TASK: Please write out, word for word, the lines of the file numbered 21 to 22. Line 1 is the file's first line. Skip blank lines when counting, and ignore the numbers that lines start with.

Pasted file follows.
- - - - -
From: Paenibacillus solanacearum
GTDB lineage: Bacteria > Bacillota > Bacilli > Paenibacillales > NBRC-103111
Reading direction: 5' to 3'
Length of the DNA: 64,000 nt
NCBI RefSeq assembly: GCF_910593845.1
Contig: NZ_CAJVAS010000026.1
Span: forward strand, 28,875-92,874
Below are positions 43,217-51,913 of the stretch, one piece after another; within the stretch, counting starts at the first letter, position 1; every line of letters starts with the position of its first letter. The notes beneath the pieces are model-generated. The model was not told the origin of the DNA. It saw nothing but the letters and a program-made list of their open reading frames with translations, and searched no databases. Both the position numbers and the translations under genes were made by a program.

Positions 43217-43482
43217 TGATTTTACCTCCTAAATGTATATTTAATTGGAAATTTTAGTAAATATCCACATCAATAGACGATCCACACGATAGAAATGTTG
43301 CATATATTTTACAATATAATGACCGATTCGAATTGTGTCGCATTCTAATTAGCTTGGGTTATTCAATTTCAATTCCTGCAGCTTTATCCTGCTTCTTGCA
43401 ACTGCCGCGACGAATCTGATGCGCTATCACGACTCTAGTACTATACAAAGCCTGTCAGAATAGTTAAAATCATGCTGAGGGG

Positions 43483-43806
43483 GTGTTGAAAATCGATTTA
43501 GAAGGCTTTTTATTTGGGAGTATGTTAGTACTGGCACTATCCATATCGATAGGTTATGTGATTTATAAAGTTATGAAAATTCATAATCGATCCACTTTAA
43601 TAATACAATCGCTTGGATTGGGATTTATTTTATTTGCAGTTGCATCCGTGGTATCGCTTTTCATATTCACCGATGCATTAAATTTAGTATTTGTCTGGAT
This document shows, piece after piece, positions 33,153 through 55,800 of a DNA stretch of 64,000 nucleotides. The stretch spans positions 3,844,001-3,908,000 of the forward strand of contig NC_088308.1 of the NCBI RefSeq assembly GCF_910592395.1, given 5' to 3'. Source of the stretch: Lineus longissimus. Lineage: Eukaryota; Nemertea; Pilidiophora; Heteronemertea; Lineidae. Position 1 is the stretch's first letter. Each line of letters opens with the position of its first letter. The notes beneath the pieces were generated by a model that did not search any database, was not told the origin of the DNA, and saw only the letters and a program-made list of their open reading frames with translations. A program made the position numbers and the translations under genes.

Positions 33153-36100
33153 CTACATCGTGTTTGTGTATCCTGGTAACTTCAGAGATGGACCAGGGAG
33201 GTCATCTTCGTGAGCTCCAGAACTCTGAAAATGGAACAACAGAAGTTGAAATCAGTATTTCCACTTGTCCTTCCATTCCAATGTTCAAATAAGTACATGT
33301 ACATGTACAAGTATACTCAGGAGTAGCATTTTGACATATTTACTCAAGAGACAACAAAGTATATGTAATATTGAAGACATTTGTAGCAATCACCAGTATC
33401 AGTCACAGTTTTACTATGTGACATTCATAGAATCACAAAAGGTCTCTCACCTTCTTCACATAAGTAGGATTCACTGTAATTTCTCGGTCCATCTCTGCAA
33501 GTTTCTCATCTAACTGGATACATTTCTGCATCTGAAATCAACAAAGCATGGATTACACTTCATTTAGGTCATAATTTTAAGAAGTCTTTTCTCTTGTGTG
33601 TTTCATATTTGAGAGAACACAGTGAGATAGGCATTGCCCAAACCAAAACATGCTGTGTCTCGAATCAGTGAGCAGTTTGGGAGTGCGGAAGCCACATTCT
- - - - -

33301 ACATGTACAAGTATACTCAGGAGTAGCATTTTGACATATTTACTCAAGAGACAACAAAGTATATGTAATATTGAAGACATTTGTAGCAATCACCAGTATC
33401 AGTCACAGTTTTACTATGTGACATTCATAGAATCACAAAAGGTCTCTCACCTTCTTCACATAAGTAGGATTCACTGTAATTTCTCGGTCCATCTCTGCAA